Why do you think this scene has taken off in such a big way?

Well obviously we’ve benefited from the media attention, but basically there’s just a great vibe. It was the Coral really who exposed what was going on and hats off to them.

I remember watching the Coral down at the Cavern 3 or 4 years with you and even then you knew they were a bit special?

Yeah! They had the three guitarists and they were doing versions of ‘Electricity’ (Captain Beefheart tune from ‘Safe As Milk’) with Tramp Attack! There was an excitement back then and even if there hadn’t been the attention I still think something would have happened because they’re all good bands y’know?  I just hope there’s room for all of us. I think we’re all just going to have to accept that we’ll be judged by the Coral. Maybe people will be judged by us. Hopefully now we’ve got the album out that might lessen a bit but that’s how the media are. What’s important is that we don’t become competitive with each other. As soon as that happens you start looking at people in the wrong light and you’re in it for the wrong reasons. Football’s enough competition for me! (right on cue Liverpool score against Leicester!)

You’ve had such a busy year including loads of gigs. With the problems you’ve mentioned with the recording is playing live a release?

I think so. It’s a chance to let loose, but we’ve got to get our heads around recording a bit more. We’re a bit behind in that respect. I mean the demos for the album were just me on an acoustic singing into a minidisc and we’ve got to be more sure of what exactly we want the songs to sound like. I’ve been listening to more and more music learning how songs ‘work’. I like to be quite methodical about things. Music is something I love and all of us in the band are obsessed with the history of it all – we want to hear the demos of this and the original version of that. One of the great things about being in a band is the access you get to things you wouldn’t usually hear. What’s amazing at the moment is the pro tools masters of ‘What’s Going On’ . You can hear Marvin’s voice separated and things like that are just mind blowing. It’s an education listening to music and you can’t confine yourself  to one style or era. If you don’t emerse yourself in the history of it all it’s like only picking your lottery numbers from 40 to 49. It’s not just the last ten years. Y’know you hear the Rolling Stones and you hear what they’re into and you keep going back until you hit a brick wall or you hear something that’s shit. It’s so easy to say we’re retro but that means everything that’s gone before. Are you talking about the ‘60s, the ‘70s or all of it? To sound like Radiohead’s third album that’s also retro.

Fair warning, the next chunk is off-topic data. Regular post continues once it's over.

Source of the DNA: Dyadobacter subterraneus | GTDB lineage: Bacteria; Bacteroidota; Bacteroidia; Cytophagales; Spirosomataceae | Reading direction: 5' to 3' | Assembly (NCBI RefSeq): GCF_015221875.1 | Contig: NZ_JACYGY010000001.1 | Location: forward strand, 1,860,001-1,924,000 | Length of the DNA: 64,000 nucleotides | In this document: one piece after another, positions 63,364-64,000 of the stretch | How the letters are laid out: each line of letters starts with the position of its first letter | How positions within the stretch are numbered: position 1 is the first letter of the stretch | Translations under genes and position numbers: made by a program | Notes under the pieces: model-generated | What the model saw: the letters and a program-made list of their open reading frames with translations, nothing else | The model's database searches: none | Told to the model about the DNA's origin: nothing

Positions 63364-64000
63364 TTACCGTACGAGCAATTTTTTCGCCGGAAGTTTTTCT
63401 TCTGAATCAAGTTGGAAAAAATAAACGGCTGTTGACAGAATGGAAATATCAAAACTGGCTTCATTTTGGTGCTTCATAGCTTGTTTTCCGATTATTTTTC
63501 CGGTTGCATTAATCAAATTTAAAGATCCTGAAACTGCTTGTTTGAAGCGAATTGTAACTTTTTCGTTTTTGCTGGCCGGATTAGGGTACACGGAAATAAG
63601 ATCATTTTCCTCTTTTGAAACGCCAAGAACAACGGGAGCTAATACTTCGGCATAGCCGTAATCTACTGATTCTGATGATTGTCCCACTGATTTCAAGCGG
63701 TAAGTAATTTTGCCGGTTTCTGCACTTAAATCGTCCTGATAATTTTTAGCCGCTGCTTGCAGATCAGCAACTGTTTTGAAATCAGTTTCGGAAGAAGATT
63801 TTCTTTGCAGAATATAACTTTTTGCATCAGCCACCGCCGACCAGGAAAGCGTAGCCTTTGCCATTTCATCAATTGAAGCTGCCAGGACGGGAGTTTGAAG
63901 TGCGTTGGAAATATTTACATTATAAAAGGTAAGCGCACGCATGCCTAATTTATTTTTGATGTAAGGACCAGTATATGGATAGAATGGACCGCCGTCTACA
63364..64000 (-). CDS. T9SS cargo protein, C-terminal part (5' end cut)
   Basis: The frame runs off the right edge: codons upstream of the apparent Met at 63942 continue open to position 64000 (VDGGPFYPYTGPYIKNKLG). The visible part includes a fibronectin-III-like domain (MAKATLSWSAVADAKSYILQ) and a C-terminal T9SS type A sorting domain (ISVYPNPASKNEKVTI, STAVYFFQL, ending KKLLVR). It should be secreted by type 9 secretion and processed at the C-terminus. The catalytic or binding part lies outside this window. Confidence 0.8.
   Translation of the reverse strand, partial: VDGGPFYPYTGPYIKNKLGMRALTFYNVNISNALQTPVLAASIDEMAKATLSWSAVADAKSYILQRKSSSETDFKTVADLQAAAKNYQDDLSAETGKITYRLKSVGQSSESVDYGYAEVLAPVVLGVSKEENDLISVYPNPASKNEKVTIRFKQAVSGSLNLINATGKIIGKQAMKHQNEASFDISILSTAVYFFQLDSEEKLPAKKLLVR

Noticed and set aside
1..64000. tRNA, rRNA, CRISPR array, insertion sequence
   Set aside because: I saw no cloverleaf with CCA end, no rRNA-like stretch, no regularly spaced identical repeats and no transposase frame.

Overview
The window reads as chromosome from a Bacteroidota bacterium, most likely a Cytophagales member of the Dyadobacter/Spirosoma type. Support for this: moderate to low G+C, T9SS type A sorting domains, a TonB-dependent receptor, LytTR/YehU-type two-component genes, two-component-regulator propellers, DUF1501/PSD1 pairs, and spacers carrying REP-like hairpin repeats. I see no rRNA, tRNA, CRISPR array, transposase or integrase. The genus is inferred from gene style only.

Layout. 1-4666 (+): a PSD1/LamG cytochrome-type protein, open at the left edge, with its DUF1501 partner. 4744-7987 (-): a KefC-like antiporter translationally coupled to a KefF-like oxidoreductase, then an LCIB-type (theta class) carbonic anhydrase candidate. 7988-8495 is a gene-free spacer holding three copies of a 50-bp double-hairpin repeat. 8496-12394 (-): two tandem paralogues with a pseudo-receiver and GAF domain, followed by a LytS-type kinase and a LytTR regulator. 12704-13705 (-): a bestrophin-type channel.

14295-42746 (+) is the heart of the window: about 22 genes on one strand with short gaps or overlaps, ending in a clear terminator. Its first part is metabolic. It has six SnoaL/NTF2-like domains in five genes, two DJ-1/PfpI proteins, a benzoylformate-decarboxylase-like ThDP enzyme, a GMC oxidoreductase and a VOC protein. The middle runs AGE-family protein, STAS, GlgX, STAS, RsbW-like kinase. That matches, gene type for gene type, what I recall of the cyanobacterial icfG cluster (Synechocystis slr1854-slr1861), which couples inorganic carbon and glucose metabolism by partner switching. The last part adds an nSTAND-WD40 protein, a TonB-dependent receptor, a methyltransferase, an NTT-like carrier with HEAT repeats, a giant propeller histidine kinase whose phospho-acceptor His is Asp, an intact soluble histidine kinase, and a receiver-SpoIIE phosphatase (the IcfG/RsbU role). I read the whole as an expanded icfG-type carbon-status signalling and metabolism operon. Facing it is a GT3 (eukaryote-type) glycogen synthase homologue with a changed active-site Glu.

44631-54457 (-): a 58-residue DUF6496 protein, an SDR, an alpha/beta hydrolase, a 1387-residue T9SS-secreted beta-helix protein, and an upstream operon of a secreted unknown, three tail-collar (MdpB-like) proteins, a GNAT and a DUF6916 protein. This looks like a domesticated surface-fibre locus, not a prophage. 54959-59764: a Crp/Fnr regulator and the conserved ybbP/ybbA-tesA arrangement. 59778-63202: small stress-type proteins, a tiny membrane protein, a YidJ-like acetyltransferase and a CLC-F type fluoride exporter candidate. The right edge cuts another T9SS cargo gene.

Has there been a moment this year when you’ve just stepped back and thought bloody hell how did we get here?

I think Glastonbury. It was just surreal with everyone backstage, it was like walking through town, y’know? I think we’d been there so many times and we kinda formed there as well. Then to cap it all Arthur Lee (legendary singer with Love) told Swee (Bandits drummer) to fuck off! Then of course the first Oasis shows. That was like ‘woah’! We’d walked around the arena and just try and get used to it. When the album was getting made there was such a lot of emotion coming from us, the record company and the manager and there was a feeling that this was special and worth sticking with. As I’ve said it’s been a struggle and even the gigs can become tedious as you trek from town to town to play you’re 30 mins but so many things make it worth it. Even all the partying – there’s been a few moments of wreckage but we’ve tried to keep a lid on it. It’s been proven that as soon as you’re out every night and it goes to your head you lose something. You lose you’re mojo! I feel the pressure and I have noticed that I’ve started to drink my rum straight which means I’m getting pissed very quickly!


What are the plans for the future?

We’re demoing up in Scotland and then we’ve got this tour in October which will be great with bigger venues and the album being out. Then we’re going to New York which I can’t wait for. We haven’t got a deal over there so I don’t know what’s going to happen. They don’t know over there about the connection with the Coral and the way we get stereotyped over here so there’s a feeling we can escape from all that. Then we get down to recording and I want the album out next Summer. You’ve gotta move fast – Otis Redding recorded ‘Satisfaction’ in a night!

Photo by Shelly Turner